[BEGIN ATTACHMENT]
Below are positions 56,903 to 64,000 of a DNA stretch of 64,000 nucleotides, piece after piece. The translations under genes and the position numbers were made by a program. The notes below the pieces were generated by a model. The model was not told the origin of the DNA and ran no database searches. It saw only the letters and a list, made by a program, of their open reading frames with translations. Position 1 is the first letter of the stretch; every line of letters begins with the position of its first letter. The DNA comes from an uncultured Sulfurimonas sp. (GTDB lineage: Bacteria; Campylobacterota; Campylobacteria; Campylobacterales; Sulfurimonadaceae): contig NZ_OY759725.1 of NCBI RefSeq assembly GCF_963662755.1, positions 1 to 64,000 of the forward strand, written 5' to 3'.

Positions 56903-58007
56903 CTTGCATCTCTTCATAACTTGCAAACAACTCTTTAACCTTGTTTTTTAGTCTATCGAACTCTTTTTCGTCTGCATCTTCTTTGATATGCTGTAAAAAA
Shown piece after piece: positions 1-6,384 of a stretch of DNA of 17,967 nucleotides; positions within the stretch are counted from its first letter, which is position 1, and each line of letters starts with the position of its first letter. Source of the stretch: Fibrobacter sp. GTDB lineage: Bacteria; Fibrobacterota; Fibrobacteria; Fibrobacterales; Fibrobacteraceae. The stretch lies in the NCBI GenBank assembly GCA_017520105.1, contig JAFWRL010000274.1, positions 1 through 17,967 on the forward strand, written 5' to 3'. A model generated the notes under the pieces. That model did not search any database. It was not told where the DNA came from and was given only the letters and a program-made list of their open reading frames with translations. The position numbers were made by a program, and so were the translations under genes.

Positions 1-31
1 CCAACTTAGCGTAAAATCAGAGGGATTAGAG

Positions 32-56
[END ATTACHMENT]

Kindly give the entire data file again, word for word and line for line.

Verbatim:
Below are positions 56,903 to 64,000 of a DNA stretch of 64,000 nucleotides, piece after piece. The translations under genes and the position numbers were made by a program. The notes below the pieces were generated by a model. The model was not told the origin of the DNA and ran no database searches. It saw only the letters and a list, made by a program, of their open reading frames with translations. Position 1 is the first letter of the stretch; every line of letters begins with the position of its first letter. The DNA comes from an uncultured Sulfurimonas sp. (GTDB lineage: Bacteria; Campylobacterota; Campylobacteria; Campylobacterales; Sulfurimonadaceae): contig NZ_OY759725.1 of NCBI RefSeq assembly GCF_963662755.1, positions 1 to 64,000 of the forward strand, written 5' to 3'.

Positions 56903-58007
56903 CTTGCATCTCTTCATAACTTGCAAACAACTCTTTAACCTTGTTTTTTAGTCTATCGAACTCTTTTTCGTCTGCATCTTCTTTGATATGCTGTAAAAAA
Shown piece after piece: positions 1-6,384 of a stretch of DNA of 17,967 nucleotides; positions within the stretch are counted from its first letter, which is position 1, and each line of letters starts with the position of its first letter. Source of the stretch: Fibrobacter sp. GTDB lineage: Bacteria; Fibrobacterota; Fibrobacteria; Fibrobacterales; Fibrobacteraceae. The stretch lies in the NCBI GenBank assembly GCA_017520105.1, contig JAFWRL010000274.1, positions 1 through 17,967 on the forward strand, written 5' to 3'. A model generated the notes under the pieces. That model did not search any database. It was not told where the DNA came from and was given only the letters and a program-made list of their open reading frames with translations. The position numbers were made by a program, and so were the translations under genes.

Positions 1-31
1 CCAACTTAGCGTAAAATCAGAGGGATTAGAG

Positions 32-56